The ninth reason is that according to recent reports the Prime Minister has decreed that Liberal members will not be able to represent constituents with their voices on Bill C-23. He has insisted that this vote will be a whip vote and require that each member of the Liberal caucus votes for the bill. It has long been the position of the Canadian Alliance that the first responsibility of members of parliament is to represent the will of their constituents. Without this basic principle at work, democracy is an illusion and Canadians are in fact electing a four to five year dictatorship.

In spite of this edict from the Prime Minister, 14 Liberals had the courage to vote against the bill at second reading. Some others who had less courage hid behind the curtains and chose not to vote. If a whip vote on the bill will not work for the Prime Minister, he should see the writing on the wall and withdraw Bill C-23.

The eighth reason to rethink the bill and withdraw it is the fact that the Naskapi nation of Quebec points out that Bill C-23 overrides its treaty rights. The Cree Naskapi, whose treaty agreement is referred to in the bill, came before the committee to share its concerns about the imposition of common law, same sex partners in its cultural definition of family and what it would do to treaty rights and obligations. Members of the Cree Naskapi made a strong case that the approach the government should take was to come and talk with them and negotiate first. Let them inform the people and then perhaps have a referendum on the issue. I think the Cree Naskapi are right and I think a whole bunch of other Canadians would appreciate the same respect from the federal government on the issue.

The seventh reason to withdraw the bill is the public's reaction to it. In spite of very little media attention and that the Liberal government is trying to sneak it through under the cover of other issues, the public outpouring of concern against the bill from coast to coast has been nothing short of miraculous.

Members of parliament from all parties admit to getting large volumes of faxes, e-mails, phone calls and letters concerning Bill C-23. Most say they have received more on this issue than any other issue this session. Without exception the very great majority of citizens are calling for Bill C-23 to be withdrawn. The justice minister knows this. We cannot even get through on her fax line. The petitions against Bill C-23 are coming in like rain every day in the House. We hear them one after another.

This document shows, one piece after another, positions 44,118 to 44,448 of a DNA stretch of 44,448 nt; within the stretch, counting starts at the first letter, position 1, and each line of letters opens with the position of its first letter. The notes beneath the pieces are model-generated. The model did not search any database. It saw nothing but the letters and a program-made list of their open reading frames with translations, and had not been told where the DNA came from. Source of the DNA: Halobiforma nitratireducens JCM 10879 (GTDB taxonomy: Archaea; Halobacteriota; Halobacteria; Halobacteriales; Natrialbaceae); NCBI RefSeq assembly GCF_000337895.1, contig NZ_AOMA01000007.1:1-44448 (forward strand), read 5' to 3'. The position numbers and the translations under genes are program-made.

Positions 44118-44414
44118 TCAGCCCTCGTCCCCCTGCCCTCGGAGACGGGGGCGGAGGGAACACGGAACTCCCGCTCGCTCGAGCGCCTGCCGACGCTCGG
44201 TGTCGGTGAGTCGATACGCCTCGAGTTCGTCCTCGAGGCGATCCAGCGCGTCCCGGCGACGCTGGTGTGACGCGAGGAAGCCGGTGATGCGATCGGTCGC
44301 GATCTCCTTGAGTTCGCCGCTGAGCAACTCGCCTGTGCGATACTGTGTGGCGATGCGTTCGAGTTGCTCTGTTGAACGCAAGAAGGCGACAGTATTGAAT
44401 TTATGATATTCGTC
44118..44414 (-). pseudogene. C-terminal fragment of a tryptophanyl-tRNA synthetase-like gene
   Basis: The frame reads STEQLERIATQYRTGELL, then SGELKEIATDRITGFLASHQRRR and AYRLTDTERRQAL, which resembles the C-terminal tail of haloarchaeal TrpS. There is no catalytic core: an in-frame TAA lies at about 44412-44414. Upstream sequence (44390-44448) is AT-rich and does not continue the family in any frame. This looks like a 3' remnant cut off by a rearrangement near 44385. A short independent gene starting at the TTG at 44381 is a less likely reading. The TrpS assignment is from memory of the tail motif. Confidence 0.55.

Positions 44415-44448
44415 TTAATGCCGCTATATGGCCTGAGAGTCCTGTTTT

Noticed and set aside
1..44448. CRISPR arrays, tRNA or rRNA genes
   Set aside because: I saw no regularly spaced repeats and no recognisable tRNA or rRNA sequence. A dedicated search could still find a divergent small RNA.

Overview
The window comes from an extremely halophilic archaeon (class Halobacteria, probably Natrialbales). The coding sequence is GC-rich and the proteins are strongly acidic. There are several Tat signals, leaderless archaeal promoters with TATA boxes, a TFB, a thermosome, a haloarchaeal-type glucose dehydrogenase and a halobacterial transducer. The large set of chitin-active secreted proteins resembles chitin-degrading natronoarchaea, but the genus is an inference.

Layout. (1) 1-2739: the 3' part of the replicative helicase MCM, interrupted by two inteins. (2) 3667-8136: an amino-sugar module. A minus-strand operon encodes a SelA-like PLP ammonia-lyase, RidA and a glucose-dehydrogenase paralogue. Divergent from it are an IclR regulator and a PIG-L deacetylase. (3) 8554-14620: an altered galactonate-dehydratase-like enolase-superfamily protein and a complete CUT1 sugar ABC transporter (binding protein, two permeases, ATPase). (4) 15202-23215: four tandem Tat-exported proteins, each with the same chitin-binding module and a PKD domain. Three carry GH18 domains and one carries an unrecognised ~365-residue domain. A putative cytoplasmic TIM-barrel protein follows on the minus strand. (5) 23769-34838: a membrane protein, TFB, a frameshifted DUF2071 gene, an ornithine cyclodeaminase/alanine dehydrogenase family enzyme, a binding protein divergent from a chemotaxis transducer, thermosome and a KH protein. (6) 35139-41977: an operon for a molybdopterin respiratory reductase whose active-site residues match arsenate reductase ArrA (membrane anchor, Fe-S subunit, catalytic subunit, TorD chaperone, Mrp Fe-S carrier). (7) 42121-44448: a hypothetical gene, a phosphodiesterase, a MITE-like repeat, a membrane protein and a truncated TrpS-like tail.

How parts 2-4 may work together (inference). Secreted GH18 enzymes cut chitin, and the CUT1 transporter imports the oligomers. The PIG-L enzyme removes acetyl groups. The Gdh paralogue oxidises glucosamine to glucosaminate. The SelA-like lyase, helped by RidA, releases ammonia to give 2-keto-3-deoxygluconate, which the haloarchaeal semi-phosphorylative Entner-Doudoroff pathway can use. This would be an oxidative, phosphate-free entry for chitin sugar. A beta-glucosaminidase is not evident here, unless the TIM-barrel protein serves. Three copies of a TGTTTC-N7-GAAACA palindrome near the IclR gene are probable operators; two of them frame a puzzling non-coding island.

The sixth reason to withdraw the bill is that there must be something wrong with it if when after only four hours into debate at second reading the Liberal government moved closure to stop debate in the House. At report stage and third reading it has moved closure again after one day of debate. This is an omnibus bill. It affects almost every statute, 68 in all. It will impact on 20 different departments. The bill extends all public benefits to people who were not eligible before. It has sweeping implications for our social structures.

Why will the Liberals not allow debate? Why do we have closure again, for the 67th time by the Liberal government? Is it afraid more people will find out what it is up to with the bill and hold them accountable for it come the next election? If that is not what it is, why is it being rushed through? If that is why it is pushing Bill C-23 through it is another good reason to withdraw it.

The fifth reason to withdraw the bill is the treatment it got in committee after second reading. The sweeping omnibus bill which affects 68 statutes in total got a short three and a half days to hear from witnesses in committee. Many individuals and groups with important perspectives were not allowed to present to the justice committee examining the bill. No provincial voices were heard. No travel was allowed in order to get broader public input. Witness lists were shortened.

My motion to televise the proceedings and to get broader public input were voted down by the Liberal dominated committee. The majority of witnesses that appeared before the committee were heavily weighted in favour of Bill C-23. In short, the committee process was abused to give the false impression of fair public consultation.

I know the Chair is getting excited as we get close to number one, but the fourth reason Bill C-23 should be withdrawn is that the Income Tax Act which contains a definition of family has been totally changed. It has been changed from the commonly understood definition to a new definition that will include any two people of the same sex who share accommodation for a year and have what they think is a conjugal relationship.

It is true that the section of the Income Tax Act which defines family was primarily intended for application of tax policies toward Hutterite colonies, but we can be sure that the Hutterites were not consulted to see if they felt there was any need to accommodate same sex relationships as a family. Very likely they would strongly object to that inclusion. Bill C-23 is an unwarranted redefinition of family and that is another reason it should be withdrawn.

The third reason to withdraw the bill is that prior to the bill there was a definition in law which stated what it took to be considered related to another person. This definition stated that family relations were those related by blood, marriage or adoption. This definition is also generally consistent with the Canadian Alliance policy. Bill C-23 strikes down that definition of family and redefines it to include any two people of the same sex who live together for a year in a conjugal relationship or a sexual relationship.